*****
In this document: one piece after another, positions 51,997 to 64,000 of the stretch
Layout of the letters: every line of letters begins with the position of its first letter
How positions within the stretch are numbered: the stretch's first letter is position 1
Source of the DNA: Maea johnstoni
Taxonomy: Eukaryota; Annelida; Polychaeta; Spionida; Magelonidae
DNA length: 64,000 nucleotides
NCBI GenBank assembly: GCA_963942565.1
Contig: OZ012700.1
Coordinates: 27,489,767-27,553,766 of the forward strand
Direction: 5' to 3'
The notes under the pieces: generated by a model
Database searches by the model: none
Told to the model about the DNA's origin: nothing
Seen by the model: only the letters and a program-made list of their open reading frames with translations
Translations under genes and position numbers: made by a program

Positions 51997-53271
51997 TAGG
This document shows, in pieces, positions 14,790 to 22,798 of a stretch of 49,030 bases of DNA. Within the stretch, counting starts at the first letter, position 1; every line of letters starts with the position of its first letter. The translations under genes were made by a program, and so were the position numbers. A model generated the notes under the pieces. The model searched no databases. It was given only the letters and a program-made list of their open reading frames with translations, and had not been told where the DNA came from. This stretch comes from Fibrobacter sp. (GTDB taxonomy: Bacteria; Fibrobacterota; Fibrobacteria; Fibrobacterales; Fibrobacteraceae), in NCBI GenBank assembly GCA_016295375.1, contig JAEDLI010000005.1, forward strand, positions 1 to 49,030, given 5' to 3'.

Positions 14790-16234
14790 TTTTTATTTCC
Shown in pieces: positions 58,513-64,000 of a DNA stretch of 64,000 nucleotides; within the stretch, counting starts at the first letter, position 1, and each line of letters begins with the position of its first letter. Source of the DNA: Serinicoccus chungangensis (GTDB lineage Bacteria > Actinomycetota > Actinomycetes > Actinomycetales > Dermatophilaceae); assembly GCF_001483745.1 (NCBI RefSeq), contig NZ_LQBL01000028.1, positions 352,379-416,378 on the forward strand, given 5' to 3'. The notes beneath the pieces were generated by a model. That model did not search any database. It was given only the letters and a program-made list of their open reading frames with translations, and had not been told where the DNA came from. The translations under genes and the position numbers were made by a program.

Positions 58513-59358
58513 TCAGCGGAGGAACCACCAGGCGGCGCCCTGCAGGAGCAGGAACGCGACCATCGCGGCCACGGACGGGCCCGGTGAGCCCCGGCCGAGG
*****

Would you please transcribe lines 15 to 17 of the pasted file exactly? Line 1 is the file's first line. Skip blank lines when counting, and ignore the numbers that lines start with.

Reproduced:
Translations under genes and position numbers: made by a program

Positions 51997-53271
51997 TAGG